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A chariot drawn by two people, on which the Neo-Assyrian ruler is represented as either sitting on a throne or standing in a “chariot-box”, is attested from Assurnaṣirpal until Assurbanipal. It is deployed on the one hand for short journeys in the immediate environment of the palace or in areas which the king can reach neither by chariot nor on horseback. A similar vehicle is used on seals that contain ritual scenes. Although some details of these seal-scenes showing various reed constructions can be explained through reference to texts, carriages are not mentioned in the ritual texts.
One goal of public health campaigns is to reduce health inequalities by encouraging responsible and prudent health choices among groups that exhibit higher rates of disease, especially among groups with low socio-economic status (SES).1 In Australia, examples include Queensland Health’s ‘Deadly Choices’ campaign, which encourages members of the indigenous community to adopt healthy practices,2 as well as the national ‘Quit Now’ campaign to reduce smoking.3 In the United States, there is the Centre for Disease Control’s ‘Verb’ campaign to encourage exercise and activity in at-risk and obese youth.4 At the heart of these campaigns is a conception of the person as an autonomous being who is ultimately responsible for the decisions that impact his or her health.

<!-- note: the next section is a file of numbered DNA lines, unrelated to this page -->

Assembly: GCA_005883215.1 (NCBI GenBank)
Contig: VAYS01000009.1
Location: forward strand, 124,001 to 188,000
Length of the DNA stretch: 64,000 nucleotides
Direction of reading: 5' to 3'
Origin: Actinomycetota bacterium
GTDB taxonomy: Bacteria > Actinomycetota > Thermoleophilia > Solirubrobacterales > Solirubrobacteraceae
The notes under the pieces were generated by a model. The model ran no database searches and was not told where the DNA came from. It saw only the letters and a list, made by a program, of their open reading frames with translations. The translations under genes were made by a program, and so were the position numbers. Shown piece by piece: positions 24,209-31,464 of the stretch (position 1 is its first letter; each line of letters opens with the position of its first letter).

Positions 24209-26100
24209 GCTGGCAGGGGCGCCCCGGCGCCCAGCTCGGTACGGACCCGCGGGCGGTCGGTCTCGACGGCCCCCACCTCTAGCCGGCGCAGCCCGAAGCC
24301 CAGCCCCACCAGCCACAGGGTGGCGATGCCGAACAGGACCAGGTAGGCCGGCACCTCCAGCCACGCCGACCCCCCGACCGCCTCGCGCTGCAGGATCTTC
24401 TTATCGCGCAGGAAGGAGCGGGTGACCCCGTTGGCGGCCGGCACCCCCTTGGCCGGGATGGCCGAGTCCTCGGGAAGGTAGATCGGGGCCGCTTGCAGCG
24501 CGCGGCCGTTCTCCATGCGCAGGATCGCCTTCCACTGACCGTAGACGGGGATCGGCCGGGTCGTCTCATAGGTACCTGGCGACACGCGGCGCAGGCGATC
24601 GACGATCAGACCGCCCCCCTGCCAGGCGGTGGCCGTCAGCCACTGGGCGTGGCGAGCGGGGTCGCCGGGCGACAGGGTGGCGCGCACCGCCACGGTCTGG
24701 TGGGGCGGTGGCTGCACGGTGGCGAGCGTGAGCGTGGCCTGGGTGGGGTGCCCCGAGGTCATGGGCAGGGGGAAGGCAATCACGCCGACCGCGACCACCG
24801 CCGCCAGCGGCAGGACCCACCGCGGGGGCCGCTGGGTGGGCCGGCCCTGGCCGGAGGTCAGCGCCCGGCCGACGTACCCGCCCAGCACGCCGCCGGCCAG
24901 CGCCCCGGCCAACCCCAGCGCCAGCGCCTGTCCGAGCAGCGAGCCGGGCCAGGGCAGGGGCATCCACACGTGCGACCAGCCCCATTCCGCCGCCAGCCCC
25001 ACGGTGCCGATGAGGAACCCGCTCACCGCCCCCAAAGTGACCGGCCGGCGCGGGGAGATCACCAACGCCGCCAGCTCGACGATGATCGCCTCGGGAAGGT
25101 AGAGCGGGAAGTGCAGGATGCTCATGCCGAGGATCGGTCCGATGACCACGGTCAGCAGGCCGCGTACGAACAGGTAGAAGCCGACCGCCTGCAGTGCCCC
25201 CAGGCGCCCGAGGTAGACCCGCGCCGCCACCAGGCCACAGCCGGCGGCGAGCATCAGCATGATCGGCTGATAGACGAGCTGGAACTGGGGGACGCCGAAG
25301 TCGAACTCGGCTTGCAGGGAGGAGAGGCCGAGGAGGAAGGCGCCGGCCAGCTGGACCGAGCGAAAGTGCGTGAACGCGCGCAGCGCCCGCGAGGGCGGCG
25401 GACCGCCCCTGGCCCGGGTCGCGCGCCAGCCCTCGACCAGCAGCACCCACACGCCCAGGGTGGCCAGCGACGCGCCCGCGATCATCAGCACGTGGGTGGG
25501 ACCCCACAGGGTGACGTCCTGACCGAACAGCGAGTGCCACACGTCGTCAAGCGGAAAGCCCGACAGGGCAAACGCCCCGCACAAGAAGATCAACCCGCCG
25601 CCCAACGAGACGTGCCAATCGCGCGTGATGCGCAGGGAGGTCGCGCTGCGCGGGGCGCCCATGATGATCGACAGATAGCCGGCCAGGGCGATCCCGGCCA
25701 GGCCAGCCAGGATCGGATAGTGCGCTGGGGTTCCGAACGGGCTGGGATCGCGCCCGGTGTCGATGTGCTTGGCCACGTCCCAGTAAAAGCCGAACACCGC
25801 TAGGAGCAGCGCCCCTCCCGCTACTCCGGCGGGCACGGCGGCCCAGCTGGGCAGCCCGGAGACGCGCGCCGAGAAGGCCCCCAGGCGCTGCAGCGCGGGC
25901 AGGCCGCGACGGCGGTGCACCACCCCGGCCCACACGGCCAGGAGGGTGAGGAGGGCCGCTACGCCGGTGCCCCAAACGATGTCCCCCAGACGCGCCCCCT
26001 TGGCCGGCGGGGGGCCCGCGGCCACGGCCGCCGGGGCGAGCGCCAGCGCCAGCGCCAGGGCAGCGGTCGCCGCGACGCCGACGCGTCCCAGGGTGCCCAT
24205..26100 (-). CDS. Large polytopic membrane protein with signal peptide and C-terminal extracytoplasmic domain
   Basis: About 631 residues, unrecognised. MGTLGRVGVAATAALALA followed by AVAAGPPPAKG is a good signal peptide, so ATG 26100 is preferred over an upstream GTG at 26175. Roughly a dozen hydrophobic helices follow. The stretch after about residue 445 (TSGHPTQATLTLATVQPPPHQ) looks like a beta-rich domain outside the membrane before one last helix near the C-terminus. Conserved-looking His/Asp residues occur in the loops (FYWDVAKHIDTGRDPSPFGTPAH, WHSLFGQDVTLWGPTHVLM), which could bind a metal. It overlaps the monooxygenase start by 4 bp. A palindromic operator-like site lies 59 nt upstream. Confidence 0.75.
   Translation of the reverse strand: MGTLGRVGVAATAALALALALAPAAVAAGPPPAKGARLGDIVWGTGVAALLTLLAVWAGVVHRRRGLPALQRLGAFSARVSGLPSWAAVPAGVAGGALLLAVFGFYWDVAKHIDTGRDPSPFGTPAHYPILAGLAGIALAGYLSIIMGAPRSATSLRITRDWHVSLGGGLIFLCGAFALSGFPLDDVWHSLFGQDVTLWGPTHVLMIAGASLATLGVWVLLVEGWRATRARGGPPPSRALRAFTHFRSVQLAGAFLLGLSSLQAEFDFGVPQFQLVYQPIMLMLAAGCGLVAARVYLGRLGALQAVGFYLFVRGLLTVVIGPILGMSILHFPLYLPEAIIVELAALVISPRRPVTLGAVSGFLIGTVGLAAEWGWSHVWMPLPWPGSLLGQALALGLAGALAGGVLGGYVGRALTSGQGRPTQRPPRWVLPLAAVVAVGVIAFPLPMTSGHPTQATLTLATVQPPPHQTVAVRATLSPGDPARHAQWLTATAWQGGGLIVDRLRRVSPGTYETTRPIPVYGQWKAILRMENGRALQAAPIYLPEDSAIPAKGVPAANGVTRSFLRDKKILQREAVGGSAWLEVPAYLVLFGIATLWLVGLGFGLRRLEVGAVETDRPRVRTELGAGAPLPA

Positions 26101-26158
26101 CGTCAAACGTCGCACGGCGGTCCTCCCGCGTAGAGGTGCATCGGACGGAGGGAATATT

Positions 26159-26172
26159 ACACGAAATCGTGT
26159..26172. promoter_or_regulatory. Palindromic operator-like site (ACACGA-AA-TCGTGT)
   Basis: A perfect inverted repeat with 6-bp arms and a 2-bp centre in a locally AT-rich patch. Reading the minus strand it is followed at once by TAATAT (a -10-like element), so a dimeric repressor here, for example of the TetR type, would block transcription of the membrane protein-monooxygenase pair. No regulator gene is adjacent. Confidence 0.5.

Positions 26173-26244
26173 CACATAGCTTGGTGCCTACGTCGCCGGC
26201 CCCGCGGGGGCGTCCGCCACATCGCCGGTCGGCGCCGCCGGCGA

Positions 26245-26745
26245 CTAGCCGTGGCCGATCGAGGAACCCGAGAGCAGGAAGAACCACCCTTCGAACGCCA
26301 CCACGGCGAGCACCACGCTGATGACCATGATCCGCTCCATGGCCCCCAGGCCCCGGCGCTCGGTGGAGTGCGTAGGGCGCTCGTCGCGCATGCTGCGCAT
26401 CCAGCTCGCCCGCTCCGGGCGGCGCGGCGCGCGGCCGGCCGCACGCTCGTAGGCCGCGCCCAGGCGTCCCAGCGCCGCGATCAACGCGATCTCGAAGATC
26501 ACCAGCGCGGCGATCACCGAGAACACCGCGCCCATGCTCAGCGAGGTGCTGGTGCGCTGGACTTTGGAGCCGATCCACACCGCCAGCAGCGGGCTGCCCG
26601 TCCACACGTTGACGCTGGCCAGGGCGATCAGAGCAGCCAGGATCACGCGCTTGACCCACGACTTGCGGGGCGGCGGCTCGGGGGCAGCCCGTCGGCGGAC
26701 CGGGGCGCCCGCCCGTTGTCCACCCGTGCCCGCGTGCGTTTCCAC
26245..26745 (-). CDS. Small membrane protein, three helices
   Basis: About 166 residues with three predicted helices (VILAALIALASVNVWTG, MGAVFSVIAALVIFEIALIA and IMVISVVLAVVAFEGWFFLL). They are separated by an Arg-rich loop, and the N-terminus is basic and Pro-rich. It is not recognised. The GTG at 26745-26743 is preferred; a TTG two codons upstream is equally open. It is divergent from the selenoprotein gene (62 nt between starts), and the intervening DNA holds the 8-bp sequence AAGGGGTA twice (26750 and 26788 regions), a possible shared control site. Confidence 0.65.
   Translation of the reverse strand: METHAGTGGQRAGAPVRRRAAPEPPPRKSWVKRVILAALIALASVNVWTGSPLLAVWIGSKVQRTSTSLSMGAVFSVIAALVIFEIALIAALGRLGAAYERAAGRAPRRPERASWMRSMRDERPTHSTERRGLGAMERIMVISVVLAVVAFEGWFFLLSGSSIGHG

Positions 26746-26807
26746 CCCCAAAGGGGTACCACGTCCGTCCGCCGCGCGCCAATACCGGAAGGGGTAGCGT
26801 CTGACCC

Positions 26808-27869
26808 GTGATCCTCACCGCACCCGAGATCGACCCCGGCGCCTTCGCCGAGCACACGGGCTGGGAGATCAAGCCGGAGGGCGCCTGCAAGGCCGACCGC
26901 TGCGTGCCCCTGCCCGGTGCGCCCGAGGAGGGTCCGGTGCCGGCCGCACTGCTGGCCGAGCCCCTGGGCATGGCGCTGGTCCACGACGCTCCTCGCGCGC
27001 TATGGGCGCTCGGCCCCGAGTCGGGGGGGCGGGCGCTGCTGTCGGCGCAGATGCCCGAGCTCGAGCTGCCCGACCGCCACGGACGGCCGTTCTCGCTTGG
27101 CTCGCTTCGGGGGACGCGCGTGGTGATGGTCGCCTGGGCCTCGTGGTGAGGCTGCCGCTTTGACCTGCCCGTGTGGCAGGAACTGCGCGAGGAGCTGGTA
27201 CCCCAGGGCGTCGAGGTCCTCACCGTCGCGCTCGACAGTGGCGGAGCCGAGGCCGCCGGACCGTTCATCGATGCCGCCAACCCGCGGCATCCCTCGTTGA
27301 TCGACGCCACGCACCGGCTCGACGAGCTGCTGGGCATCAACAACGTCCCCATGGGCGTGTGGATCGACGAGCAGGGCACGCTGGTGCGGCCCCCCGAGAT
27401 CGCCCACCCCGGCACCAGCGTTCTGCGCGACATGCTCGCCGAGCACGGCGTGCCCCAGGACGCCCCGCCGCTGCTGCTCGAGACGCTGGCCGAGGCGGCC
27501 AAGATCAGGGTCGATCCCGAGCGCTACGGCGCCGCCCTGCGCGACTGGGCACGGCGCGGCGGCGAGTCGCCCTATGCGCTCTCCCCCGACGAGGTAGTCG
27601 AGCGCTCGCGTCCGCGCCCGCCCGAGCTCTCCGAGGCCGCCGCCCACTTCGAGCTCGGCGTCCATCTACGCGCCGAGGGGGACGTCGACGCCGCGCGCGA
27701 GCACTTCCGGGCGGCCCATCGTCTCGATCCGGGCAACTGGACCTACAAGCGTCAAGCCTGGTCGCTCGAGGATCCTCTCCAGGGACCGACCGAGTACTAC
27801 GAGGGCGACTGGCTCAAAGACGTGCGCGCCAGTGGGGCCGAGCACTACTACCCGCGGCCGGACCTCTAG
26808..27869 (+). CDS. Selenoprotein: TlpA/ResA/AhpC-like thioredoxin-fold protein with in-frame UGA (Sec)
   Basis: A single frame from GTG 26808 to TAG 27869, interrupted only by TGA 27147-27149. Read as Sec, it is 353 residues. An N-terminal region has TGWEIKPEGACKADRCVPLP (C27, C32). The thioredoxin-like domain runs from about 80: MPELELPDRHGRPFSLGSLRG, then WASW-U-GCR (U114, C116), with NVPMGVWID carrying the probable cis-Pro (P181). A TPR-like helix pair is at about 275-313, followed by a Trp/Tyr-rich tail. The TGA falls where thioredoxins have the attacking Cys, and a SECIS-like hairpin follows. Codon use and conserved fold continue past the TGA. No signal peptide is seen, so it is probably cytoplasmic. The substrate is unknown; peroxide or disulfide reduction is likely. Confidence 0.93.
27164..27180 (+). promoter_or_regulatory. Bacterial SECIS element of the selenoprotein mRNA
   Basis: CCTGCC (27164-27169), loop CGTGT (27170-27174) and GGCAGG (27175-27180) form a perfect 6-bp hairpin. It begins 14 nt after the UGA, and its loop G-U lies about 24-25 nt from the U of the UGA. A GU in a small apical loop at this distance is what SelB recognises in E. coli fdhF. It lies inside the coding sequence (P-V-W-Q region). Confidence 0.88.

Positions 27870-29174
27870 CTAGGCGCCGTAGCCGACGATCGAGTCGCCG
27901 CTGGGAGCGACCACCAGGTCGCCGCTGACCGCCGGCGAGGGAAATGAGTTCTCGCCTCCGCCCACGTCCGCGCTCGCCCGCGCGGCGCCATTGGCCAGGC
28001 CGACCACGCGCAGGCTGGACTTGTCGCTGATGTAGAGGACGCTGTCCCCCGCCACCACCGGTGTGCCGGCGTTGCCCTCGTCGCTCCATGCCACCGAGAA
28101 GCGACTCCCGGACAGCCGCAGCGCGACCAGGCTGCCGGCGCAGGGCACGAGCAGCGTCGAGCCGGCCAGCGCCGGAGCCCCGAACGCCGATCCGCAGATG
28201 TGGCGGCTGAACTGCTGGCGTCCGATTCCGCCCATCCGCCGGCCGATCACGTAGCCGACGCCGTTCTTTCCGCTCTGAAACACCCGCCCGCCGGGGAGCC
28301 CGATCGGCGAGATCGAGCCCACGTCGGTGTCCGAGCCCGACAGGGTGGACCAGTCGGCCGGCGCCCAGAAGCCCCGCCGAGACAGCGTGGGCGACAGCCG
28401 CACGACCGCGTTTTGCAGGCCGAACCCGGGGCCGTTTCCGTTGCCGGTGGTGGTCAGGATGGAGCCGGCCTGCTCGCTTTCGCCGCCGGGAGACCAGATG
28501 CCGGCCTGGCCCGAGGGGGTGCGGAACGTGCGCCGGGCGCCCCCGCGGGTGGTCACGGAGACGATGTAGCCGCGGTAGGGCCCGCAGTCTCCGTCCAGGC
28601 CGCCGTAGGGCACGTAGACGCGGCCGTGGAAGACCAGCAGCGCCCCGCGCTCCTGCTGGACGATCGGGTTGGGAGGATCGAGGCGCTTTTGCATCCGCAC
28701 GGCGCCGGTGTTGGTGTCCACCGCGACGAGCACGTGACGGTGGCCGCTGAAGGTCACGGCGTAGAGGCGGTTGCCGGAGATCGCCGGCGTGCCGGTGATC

Vastly more than a regional study, the contributors to this work seek to provide a comprehensive and probative assessment through a 360-degree examination of a strategically vital area. Going beyond historical analysis, both regional and country-specific, this book evaluates overarching issues within a larger analytical context, from the political to the cultural, in a dynamic analysis that melds theory and considerations of practical developments in order to better understand causality and provide an opportunity to search for patterns and divine lessons. It is also a story of a remarkable transformation, now three decades old, that has been ripe with opportunities but also replete with caveats. Judging success, assessing legacies, and identifying the motor forces for change are enormously difficult but also necessary tasks. It is also essential to appreciate that most of these states committed themselves to democratization and marketization, and that involves a perennial struggle where a chance for progress and the risk of repression compete continuously and where the balance between the two can easily shift. Consequently, it is crucial to identify the early warning signs of trouble, and be aware that impressive successes have not eliminated present and future dangers of regression.